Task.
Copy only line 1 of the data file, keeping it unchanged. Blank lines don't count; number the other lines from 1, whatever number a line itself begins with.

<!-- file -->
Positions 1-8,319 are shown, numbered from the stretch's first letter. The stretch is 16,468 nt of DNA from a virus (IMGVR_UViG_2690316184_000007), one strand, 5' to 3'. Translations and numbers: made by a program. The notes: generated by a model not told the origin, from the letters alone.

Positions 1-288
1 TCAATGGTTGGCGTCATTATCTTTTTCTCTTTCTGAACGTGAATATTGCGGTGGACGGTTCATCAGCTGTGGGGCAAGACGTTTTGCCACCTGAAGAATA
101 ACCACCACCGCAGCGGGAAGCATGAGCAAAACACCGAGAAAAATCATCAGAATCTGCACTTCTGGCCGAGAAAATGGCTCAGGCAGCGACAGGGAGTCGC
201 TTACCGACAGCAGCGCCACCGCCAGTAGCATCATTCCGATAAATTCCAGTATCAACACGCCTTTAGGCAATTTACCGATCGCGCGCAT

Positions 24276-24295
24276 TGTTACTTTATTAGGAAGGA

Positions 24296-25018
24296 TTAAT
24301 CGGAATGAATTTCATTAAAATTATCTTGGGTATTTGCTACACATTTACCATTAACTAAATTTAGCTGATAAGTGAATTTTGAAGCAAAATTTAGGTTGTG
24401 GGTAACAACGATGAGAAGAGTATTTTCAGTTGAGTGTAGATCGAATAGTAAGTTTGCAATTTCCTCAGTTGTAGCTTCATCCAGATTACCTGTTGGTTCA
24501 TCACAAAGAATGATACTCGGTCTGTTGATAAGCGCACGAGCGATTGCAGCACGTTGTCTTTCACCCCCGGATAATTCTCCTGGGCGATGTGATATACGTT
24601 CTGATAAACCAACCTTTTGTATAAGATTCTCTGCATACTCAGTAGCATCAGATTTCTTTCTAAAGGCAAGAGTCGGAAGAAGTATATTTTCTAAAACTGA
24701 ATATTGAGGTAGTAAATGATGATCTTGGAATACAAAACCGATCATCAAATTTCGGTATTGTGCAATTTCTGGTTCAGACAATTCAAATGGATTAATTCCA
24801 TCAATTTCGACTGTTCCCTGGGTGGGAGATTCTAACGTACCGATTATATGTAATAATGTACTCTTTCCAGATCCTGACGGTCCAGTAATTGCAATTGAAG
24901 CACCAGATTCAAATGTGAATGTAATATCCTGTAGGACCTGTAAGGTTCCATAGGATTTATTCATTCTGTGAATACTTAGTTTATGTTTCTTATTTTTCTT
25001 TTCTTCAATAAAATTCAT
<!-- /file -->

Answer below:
Positions 1-8,319 are shown, numbered from the stretch's first letter. The stretch is 16,468 nt of DNA from a virus (IMGVR_UViG_2690316184_000007), one strand, 5' to 3'. Translations and numbers: made by a program. The notes: generated by a model not told the origin, from the letters alone.